A once-moribund advisory panel that was reinvigorated by Gov. Phil Murphy to study racial and ethnic disparities in the state criminal justice system issued its report Thursday, calling for the elimination of mandatory sentences for those convicted of nonviolent drug and property crimes.
The 13-member New Jersey Criminal Sentencing and Disposition Commission — chaired by retired state Supreme Court Justice Deborah Poritz — also recommended that those still incarcerated under such sentences be allowed to apply for early release. In addition, the group is urging lawmakers to adopt a new mitigating sentencing factor for young offenders, as well as a “compassionate release” program for those sentenced to terms of 30 years or more as juveniles.
The commission, which includes designees of senior lawmakers on both political parties, reached its conclusions unanimously, according to the report.
“The Commission’s recommendations … reflect a consensus-driven, policy making process that incorporates a wide range of perspectives, including those of judges, prosecutors, defense attorneys, community stakeholders, corrections officials, faith organizations, and victims’ rights advocates,” the report reads.
Praise for recommendations
Murphy on Thursday hailed the work of the commission, and urged the Legislature to put the reforms into bills during the current lame duck session, noting that he will sign them.
“This is a comprehensive set of reforms. They will ensure the criminal justice system not only works, but works better and for all communities,” he said. “They meet the call of justice but also our broader goal of fairness.”
State Senate President Steve Sweeney called the recommendations in the report “a long-time overdue.”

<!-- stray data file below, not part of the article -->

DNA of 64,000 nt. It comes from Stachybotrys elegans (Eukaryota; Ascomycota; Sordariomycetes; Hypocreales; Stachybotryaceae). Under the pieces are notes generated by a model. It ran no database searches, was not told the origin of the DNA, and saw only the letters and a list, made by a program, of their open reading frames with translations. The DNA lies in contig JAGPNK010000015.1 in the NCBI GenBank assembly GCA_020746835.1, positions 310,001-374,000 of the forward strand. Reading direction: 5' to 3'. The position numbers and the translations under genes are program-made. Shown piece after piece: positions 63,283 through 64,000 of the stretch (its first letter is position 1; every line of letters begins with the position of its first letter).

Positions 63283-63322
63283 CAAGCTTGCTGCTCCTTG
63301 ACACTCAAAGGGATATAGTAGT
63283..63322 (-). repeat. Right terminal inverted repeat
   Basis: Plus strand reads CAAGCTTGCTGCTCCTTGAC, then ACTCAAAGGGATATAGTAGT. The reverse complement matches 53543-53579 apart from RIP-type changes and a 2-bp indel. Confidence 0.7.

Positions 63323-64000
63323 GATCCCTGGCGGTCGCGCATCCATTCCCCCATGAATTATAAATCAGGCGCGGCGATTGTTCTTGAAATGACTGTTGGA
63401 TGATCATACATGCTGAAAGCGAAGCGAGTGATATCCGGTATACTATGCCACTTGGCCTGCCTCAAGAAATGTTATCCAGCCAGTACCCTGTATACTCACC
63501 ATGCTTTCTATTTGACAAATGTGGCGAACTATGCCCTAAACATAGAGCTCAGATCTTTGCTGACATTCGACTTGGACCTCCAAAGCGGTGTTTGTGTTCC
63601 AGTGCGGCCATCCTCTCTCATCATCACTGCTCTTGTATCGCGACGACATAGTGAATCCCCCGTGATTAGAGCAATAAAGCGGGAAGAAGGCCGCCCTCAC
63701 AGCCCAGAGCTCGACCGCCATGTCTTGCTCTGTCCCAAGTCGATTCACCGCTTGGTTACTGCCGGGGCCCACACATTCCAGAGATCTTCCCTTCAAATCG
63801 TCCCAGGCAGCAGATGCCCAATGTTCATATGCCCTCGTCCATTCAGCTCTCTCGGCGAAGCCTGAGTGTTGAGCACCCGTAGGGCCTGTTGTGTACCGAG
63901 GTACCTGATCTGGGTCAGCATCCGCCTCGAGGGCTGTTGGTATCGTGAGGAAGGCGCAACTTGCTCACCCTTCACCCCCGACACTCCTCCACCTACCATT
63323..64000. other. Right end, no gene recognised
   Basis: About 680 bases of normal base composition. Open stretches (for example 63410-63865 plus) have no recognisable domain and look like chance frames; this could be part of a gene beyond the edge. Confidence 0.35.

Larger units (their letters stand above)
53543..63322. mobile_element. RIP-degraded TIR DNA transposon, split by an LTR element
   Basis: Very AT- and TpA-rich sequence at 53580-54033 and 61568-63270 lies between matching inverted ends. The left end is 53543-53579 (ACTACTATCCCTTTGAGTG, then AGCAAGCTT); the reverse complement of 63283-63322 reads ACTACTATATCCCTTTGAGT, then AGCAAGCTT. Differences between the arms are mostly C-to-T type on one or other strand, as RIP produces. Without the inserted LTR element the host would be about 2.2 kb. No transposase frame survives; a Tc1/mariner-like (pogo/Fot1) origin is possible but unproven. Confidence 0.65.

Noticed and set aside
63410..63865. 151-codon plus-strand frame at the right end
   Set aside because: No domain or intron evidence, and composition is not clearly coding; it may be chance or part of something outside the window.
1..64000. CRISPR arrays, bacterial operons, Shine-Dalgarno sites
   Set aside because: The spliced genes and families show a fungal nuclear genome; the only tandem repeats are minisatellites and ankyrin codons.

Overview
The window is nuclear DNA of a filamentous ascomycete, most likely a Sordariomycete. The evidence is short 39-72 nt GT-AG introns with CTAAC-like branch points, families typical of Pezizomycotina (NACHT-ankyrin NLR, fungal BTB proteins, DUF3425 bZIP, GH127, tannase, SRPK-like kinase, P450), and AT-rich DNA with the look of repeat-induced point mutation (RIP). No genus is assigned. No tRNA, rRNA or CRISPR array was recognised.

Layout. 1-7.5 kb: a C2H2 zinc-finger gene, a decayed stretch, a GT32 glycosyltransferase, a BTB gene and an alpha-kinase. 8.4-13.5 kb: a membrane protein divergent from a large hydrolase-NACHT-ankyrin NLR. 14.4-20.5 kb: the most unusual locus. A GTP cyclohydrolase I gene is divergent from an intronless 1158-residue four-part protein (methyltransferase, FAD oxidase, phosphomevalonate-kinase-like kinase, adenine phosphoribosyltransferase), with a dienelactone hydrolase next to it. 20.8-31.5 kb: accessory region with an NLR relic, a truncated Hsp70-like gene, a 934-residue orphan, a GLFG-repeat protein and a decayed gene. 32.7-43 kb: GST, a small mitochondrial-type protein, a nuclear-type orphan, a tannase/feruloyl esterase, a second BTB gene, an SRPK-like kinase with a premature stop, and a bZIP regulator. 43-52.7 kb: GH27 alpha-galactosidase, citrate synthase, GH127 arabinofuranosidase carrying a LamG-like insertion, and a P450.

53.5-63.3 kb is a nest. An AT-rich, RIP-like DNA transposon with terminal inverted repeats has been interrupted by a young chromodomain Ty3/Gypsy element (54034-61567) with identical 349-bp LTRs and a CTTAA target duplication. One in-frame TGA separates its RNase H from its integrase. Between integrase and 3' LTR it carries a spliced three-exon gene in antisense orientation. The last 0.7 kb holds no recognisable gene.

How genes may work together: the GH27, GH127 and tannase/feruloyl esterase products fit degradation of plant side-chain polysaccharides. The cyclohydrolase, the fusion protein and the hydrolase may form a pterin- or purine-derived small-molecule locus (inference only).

“It’s 2019 and we’re destroying people,” the south Jersey Democrat said. “People that made mistakes, they’re not criminals. They’re people that made mistakes. But we turn them into criminals if we keep them in jail for a long period of time.”
The commission was initially created by Gov. Jon Corzine a decade ago, but his successor, Chris Christie, never made any appointments and the group did not meet. Murphy jump-started the effort in February of last year, a month after he took office, noting that New Jersey “has the nation’s worst disparity in the rates of incarceration between black and white offenders” and that, “We can and must do better.”
Earlier parole possible in some cases
The report also recommends a loosening of sentencing restrictions for two more serious crimes, second-degree robbery and second-degree burglary, which currently fall in a classification alongside offenses like murder, carjacking and aggravated arson. According to the report, both offenses are frequently charged even though they incorporate a broad range of conduct, including that which results in no physical injury to the victim.
Under the commission’s recommendation, the period of parole ineligibility for those convicted of such crimes would be reduced to half the sentence, down from the current 85%.
The commission said it hoped its recommendations would “replicate the success” of the state’s recent bail reform initiative, in which monetary bail was largely replaced by an assessment of whether someone charged with a crime was likely to show up in court or be a danger to the community if released.
The commission will continue to meet and plans to issue a “series of recommendations for similarly significant reforms intended to promote justice and build public confidence in our criminal justice system,” according to the report.